30. 30. Fulfilling audience expectations “To succeed rhetorically, any rhetor must ground a position in what the addressed audience considers reasonable”(Prelli,1989, p27-8) “…[draw] on standard or conventional patterns of thinking that will be employed by one’s specific audience”(Prelli,1989, p37) “…choose purposes and contents likely to be deemed pertinent and conventionally appropriate by the specifically situated thought groups that comprise the audience.”(Prelli,1989, p38)
  31. 31. Audience-specific sections from discussion sections of reports of Randomized Controlled Trials
  32. 32. Researchers are the expected audience for RCTs Mellis, Craig. "Evidence-based Medicine: What Has Happened in the Past 50 Years?" J Paediatr Child Health 51, no. 1 (2015): doi:10.1111/jpc.12800.
  33. 33. Audiences we find • Specialist researchers in the same area • Clinicians • Clinical practice managers • Grant funders • Health systems
  34. 34. Specialist researchers in the same area • “The most plausible explanation for the similar trends in BV reduction in both arms of this study is the inherent activity of the placebo formulation.” (1851729)
  35. 35. Clinicians • “caution should be exercised in applying these findings to the general management of dental caries without being aware of potential pit falls.”(2265270) • “none of the results of this particular clinical trial suggest any clinical problems concerning the safety of administering FGF-2 to patients with periodontitis. One more piece of evidence supporting the high safety of FGF-2 applied locally to periodontal tissue is that this therapy has already been used for more than 5 years as a remedy for intractable ulcers (Fiblast spray).” (2432040)
  36. 36. Clinical practice managers • “Our findings are particularly pertinent to smaller clinical practices that might not be aligned with larger organizations, and who will have to choose EMR systems and DSSs on their own.”(1876598)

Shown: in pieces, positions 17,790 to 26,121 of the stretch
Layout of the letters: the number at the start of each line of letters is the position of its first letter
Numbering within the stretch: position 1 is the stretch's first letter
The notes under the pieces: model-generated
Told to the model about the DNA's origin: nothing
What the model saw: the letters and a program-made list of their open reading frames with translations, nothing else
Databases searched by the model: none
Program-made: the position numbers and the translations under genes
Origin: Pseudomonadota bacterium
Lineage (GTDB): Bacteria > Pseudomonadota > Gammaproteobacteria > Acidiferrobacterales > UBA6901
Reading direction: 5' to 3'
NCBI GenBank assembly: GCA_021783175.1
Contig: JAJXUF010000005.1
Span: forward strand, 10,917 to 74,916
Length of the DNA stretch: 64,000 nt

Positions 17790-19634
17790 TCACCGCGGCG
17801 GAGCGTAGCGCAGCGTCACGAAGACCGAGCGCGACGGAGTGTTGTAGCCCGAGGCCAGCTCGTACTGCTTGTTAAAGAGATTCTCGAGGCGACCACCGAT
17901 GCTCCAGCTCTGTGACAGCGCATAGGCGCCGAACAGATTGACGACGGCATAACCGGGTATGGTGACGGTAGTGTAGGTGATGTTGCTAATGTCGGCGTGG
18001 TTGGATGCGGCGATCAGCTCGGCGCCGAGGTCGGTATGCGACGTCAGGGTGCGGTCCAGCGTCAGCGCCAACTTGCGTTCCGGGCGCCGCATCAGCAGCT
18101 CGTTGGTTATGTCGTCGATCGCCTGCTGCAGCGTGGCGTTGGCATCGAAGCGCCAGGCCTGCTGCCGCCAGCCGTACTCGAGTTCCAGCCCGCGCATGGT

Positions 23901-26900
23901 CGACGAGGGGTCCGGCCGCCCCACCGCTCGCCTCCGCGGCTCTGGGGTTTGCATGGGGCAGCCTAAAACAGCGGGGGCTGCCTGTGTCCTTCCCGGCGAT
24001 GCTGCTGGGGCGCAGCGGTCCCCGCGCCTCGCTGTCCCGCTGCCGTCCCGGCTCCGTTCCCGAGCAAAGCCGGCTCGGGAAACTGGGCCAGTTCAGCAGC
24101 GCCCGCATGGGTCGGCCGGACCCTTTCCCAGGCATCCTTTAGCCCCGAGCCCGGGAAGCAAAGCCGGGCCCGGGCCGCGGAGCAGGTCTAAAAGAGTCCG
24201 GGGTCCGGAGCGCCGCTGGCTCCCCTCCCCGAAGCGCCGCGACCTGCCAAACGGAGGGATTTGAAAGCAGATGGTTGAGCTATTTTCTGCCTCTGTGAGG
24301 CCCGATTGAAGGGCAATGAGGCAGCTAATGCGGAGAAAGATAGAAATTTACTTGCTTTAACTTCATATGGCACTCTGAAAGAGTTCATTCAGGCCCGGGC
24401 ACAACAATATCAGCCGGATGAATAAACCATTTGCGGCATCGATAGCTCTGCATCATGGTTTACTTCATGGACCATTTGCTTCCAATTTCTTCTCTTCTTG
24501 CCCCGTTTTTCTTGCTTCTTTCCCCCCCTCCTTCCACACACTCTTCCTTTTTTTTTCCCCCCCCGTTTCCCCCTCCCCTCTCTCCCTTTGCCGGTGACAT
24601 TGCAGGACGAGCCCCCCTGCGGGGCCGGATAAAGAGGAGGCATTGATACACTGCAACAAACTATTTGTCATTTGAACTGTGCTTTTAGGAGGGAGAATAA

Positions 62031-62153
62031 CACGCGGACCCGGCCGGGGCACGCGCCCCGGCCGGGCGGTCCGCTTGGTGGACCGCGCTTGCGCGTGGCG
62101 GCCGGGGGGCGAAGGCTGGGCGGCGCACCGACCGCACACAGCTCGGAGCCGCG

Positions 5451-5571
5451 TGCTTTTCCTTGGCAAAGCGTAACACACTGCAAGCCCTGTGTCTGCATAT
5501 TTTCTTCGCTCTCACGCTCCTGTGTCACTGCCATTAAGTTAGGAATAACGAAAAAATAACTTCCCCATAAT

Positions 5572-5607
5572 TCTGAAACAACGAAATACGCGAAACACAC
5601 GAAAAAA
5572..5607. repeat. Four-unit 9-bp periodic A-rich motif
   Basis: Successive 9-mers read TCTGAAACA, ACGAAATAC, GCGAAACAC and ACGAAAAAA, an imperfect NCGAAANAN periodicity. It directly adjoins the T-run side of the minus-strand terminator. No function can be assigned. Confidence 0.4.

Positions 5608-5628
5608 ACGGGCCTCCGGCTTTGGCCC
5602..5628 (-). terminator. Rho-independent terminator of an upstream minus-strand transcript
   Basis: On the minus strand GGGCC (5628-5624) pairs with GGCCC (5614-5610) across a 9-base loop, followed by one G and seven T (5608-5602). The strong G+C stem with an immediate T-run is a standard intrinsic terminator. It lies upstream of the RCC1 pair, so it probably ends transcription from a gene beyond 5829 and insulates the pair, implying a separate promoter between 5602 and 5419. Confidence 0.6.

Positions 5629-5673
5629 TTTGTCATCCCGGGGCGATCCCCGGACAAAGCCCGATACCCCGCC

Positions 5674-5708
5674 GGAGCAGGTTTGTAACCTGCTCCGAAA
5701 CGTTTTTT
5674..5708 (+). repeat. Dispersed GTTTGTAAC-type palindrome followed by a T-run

37. 37. Grant funders • “Additional research is needed to determine whether these improvements translate into even longer-term reductions of health-related costs. Although the sample was heterogeneous on demographic factors such as income, the group was relatively ethnically and racially homogenous, consisting primarily of white women. Future replications with diverse populations are indicated to further evaluate the promise and translation potential of the MLP.” (1783667)
  38. 38. Grant funders "Admittedly, overall complexity of the issue addressed by the present study clearly merits pursuit of further studies of a closely similar, multi-factorial intervention design, though preferably conducted over much longer time span, as well as best targeting the over 60s as the population standing by far the best chance of a successful outcome, in order to verify whether the present findings, clearly encouraging as they appear, might actually have sufficient potential to develop into a trend of indisputable clinical significance, especially in terms of possible application in a comprehensively designed, nationwide programme specifically aimed at addressing the problem of a steadily growing proportion of the frail seniors dependent for their activities of daily living." (2637855)
  39. 39. Health systems • “Given the rising costs and growing burden of diabetes on the health-care system [57], strategies that aim to prevent or delay the onset of this disease might be beneficial [58]” (1865086) • “AQ+AS (0.51 US$) [28] is currently four times more expensive than AQ+SP (0.13 US$). In Madagascar, with a reported 2,114,400 cases of suspected malaria (2003), the use of AQ+SP instead of AQ+AS would reduce the annual antimalarial treatments costs by 800,000 US$. In view of the recent report by Tagbor and colleagues [29] there is hope that AQ+SP could serve as a safe and effective alternative for malaria treatment in pregnancy and for intermittent preventive treatment until the safety of ACTs for pregnant women has been established.” (1887535)
  40. 40. Audiences we find • Specialist researchers in the same area • Clinicians • Clinical practice managers • Grant funders • Health systems